Stakeholder Salience Diagram

What is it?

The Stakeholder Salience Diagram models stakeholders along three dimensions of: power, legitimacy, and urgency. These three attributes are combined into an overall level of stakeholder salience for the project.

Why do it?

The Stakeholder Salience Diagram is designed to enable a project team determine the degree to which the team gives “… priority to competing stakeholder claims in their decision-making process.” [1] It is important to note that stakeholder salience can vary over the project lifecycle and in regards to different aspects of the project, so the project team should regularly re-analyze and update any stakeholder salience diagrams in use for a project.

How do I do it?

Step 1

The first step is for the project team to discuss and rate stakeholder importance along each of the three dimensions.

Power: The project team will want to define how they will define power for the project. But a common definition is “a relationship in which one actor, A, can get another actor, B, to do something it would not have otherwise done”. This power can be based on: coercion (based on force or threat), utilitarian (based on resource control or incentives offered), or normative (based on symbolic influences such as moral authority).

Legitimacy: An evaluation based on legitimacy is based on “a generalized perception or assumption that the action of an entity are desirable, proper, or appropriate with some socially constructed system of norms, values, beliefs and definitions.” So again, the project team will need to define what factors will convey levels of legitimacy. But factors such as who is funding the effort, who is impacted by the effort, and who has control of specific assets needed to execute the project are common factors of legitimacy.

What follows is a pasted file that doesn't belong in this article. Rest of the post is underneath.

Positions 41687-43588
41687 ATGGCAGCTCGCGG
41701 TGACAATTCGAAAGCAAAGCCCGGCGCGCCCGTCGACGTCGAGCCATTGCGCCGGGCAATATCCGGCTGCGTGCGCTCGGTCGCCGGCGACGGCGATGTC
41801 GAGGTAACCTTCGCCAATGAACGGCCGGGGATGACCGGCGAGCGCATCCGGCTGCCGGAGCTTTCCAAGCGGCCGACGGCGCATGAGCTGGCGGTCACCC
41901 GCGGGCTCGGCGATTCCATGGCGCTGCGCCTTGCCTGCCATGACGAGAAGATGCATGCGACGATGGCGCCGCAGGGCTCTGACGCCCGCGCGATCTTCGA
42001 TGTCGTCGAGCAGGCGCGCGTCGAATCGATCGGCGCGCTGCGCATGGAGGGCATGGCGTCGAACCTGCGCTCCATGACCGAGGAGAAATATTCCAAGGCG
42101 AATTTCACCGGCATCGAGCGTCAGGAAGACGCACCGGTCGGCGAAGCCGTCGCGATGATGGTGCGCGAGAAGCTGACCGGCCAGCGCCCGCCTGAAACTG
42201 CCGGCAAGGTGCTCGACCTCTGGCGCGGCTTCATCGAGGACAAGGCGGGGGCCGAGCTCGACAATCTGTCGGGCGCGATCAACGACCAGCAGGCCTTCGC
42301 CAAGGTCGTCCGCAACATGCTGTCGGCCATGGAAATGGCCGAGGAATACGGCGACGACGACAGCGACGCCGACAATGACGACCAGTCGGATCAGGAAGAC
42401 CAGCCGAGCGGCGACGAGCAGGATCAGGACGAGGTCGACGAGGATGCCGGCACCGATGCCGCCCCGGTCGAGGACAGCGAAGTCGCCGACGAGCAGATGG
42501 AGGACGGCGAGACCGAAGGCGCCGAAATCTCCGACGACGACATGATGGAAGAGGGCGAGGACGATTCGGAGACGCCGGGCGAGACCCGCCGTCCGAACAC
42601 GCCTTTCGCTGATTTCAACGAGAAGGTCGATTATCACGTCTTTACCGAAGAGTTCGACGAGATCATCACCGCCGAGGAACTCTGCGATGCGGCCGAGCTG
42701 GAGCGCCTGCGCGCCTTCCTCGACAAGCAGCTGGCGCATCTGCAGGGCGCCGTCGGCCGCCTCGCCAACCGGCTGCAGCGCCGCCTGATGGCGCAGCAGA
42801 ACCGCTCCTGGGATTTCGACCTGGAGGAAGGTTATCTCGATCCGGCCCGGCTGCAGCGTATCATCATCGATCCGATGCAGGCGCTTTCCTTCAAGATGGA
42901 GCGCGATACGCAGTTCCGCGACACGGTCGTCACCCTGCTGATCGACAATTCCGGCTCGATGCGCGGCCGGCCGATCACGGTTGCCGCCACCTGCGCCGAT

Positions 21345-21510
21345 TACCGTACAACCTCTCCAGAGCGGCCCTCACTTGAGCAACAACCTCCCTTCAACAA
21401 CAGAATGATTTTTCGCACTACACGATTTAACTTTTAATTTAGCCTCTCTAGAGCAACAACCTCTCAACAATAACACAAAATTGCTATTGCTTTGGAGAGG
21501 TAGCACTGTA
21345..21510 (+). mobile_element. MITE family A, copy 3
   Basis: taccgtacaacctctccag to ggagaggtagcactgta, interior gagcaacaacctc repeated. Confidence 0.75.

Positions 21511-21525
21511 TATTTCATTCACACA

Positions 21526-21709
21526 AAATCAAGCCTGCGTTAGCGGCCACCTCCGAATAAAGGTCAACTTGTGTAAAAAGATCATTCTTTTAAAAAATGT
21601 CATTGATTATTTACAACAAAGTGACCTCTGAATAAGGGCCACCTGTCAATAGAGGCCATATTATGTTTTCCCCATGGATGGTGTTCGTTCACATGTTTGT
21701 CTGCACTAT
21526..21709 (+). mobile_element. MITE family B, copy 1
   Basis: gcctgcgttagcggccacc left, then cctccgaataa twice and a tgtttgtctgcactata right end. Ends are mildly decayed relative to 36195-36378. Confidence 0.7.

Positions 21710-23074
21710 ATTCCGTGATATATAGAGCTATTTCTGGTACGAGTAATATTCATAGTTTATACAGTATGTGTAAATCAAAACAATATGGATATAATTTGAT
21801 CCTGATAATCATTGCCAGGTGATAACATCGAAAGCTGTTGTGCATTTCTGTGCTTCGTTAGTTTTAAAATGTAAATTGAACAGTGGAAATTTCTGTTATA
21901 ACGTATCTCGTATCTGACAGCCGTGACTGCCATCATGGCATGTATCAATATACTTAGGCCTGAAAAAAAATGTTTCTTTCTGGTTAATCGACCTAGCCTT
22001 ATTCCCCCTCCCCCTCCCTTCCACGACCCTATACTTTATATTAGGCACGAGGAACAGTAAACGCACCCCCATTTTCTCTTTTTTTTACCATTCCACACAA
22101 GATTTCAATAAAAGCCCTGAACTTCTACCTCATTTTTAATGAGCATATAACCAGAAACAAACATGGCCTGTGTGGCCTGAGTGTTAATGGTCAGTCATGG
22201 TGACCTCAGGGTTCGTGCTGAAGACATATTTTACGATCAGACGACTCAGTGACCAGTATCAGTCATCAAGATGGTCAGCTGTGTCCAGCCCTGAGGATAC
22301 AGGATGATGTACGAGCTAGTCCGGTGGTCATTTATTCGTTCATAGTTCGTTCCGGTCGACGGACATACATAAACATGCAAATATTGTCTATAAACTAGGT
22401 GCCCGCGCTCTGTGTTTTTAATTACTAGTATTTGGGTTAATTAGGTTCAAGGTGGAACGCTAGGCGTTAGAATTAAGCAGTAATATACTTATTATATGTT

Urgency: Urgency is the salience framework is defined as “the degree to which stakeholder claims call for immediate attention”. [1] In general, there are two dimensions of urgency, a timeliness factor and an importance factor. A stakeholder requirement that does not have to be met NOW, but HAS to be met as some point, is still an Urgent need for that stakeholder. One important factor in evaluating the timeliness aspect of urgency is when has the claim/issue been raised? If the project scope has already been set, as solution defined, and development began; a urgent claim for a feature by a stakeholder my be assessed at a lower urgency level due the cost and difficulty of incorporating the request.

Step 2

Once the stakeholders have been evaluated on the three dimensions, they are mapped into the Stakeholder Salience framework displayed below. This is a standard Venn diagram, and explanations for each of the categories listed in red are below.

Core: These are stakeholders who were evaluated as having high power, legitimacy, and urgency. They are the key stakeholders for a project and will be the focus of the project team.